This week is MS Awareness Week visit the MS Trust or MS Society for more information or to join the fight for better treatment and care. More than 100,000 people currently suffer from MS in the UK alone. It's time to fight back. 


  1. Boom, I love Lorna, I have known her for years, she's a true inspiration to everyone, a real tough lady. Lucy is right Lorna is so talented with a love life, family and work. I look at Lorna as Lorna. Whatever your future holds Lorna, I will always be your friend.
    Thank you Lucy for sharing Lorna's journey, for someone like me, I know very little about MS, the symptoms, what could happen, what MS means, this is a real eye opener.
    Thank you both x

  2. Lorna you sound like a great lady and thank you for sharing your story x

  3. You keep that lovely smile going Larna xxx

  4. Thank you for sharing Lorna's story Lucy. I have a friend who suffers from MS so I know what she is going through. MS isn't discussed enough, like so many other non-cancer health conditions.

  5. Charlotte Clavier2 May 2015 at 15:43

    Ive had the privilege of meeting not only Lucy but Lorna too & i have known them a while now. I cant agree more with Lucy. Lorna is an amazing lady that even though she has MS doesnt let it define her or limit her. She is also on the go, doing something or helping someone out. The one thing i was struck by when i first met her was how warm, funny & friendly she is. I count myself lucky to know both Lucy & Lorna. Thank you ladies for writing this & enlightening not only me but others on MS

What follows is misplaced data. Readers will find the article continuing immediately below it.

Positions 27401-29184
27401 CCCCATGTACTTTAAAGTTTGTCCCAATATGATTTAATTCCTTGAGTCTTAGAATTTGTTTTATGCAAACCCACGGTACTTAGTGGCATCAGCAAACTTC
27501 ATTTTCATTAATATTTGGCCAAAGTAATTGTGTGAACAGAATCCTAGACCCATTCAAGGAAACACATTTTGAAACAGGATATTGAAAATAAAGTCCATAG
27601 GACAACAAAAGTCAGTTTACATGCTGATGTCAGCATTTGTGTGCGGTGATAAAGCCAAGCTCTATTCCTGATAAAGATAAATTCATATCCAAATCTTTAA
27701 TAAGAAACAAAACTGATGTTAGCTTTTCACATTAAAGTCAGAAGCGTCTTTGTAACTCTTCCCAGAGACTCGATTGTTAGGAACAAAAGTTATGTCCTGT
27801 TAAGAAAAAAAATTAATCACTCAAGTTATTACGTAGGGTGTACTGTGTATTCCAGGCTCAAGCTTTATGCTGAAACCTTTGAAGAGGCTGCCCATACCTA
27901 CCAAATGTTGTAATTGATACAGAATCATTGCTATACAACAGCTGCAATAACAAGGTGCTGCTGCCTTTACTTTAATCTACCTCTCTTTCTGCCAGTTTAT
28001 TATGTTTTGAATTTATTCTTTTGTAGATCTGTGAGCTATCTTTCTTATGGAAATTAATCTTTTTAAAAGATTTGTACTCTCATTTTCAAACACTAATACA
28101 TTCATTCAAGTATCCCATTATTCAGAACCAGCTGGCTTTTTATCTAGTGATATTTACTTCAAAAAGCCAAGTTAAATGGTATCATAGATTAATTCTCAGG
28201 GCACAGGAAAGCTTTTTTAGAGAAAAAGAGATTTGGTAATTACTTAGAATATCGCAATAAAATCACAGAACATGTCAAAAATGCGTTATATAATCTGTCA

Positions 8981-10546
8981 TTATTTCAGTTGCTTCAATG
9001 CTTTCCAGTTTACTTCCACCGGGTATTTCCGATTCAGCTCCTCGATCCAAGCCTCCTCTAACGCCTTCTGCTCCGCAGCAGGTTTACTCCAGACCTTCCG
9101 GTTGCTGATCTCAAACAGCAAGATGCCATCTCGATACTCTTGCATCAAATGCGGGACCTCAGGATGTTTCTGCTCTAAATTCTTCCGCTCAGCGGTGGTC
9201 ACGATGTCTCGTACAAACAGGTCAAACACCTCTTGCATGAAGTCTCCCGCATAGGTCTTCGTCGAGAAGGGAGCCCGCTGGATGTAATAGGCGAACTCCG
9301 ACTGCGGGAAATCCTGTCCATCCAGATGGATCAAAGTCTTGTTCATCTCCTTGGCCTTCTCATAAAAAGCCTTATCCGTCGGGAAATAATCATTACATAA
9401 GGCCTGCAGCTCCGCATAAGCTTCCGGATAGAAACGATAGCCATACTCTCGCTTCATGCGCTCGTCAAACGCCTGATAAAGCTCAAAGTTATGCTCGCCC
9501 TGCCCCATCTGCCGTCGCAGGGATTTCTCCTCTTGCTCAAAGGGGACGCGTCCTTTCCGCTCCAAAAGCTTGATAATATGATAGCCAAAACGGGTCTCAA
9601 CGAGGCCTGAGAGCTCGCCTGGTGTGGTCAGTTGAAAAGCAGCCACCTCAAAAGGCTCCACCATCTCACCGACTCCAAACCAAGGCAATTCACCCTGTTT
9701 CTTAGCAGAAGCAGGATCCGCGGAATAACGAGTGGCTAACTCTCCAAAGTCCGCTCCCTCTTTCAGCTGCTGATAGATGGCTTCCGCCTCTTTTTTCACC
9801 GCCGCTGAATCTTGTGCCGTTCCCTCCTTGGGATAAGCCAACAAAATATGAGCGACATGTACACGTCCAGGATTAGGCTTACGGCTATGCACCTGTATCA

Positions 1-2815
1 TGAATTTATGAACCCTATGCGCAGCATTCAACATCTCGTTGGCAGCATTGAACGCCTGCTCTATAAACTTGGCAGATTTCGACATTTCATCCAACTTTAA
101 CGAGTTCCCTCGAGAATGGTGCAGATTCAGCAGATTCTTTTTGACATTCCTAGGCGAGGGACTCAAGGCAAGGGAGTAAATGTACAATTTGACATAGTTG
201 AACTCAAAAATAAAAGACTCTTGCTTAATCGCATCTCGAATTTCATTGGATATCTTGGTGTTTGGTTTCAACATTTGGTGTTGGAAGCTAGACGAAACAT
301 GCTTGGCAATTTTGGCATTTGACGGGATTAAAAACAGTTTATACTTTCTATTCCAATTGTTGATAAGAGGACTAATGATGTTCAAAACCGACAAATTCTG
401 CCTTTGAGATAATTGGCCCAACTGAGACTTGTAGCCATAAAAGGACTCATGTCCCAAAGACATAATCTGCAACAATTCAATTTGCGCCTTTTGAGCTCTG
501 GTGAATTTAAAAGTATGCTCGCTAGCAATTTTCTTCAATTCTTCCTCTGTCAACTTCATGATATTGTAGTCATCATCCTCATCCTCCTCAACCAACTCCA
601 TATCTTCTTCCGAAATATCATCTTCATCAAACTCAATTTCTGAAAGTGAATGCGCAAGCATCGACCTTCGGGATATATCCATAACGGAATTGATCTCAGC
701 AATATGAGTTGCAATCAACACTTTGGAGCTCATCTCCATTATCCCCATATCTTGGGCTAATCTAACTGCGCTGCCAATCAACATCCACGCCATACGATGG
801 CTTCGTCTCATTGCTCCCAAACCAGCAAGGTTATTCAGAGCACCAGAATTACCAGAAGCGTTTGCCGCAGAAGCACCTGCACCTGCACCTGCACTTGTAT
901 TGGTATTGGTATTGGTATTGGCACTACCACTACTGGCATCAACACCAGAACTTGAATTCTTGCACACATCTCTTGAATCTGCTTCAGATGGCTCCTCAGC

6. Lorna is an amazing lady. She has so much energy. Even though she has MS she is a fighter and does everything to the best of her ability. Sending lots of love to her and thanks Lucy for letting her tell her story. I hope it raises awareness of MS.

  7. What a useful insight into how MS has affected you Lorna. I met somebody recently who explained how MS had affected her life and you've both helped give me more understanding about the condition.

  8. What an amazing read and fantastic story - my Mums friend has MS and it was something I grew up around because of that (she had a daughter my age so often went on play dates) she is a remarkable woman as well.

  9. you're an inspiration, I saw how debilitating MS can be as my dear friends sister had very severe MS and it was a constant struggle. I think there should be more done to raise awareness of this illness x

  10. MS or any illness isn't good news but you have a positive attitude and keeping your self busy which is good. I am sure you are an inspiration to all the beavers you lead.

  11. glad to hear how positive you are being about it all. keep strong

  12. Thank you for sharing your story and helping me understand MS better.

  13. A lovely inspirational story, Lovely to see such positives with a illness you suffer with every day.

  14. What a great positive attitude and well done for bringing this disease to people's attention without scare-mongering.

  15. I cannot begin to imagine what it is like to live with MS but good for you not giving in to the disease

  16. Such a positive approach to life!!

  17. Its very inspiring to read that despite the MS you are not wallowing in self pity and you are making the best of your family live , work and social activities. Its very courageous and well done.

  18. Thank you for sharing this story. Keep going and keep strong lovely lady! Kaz x

  19. Ah this is a lovely honest post. I don't know that much about MS so thank you for sharing! I can imagine how scary it mustve been initially, but good on you for not curling up and letting it defint you. hope you carry on having as much a normal live as possible for as long as you can! x

  20. Thank you so much for sharing your story! A close friend has recently been diagnosed with relapsing remitting MS. He is young with a very active job and hobbies and right now he is very frightened. He worries, not just about what is going to happen, but that he is going to lose himself a bit and become 'a MS sufferer' in peoples eyes. Articles like this are great for him to read and feel he's not alone.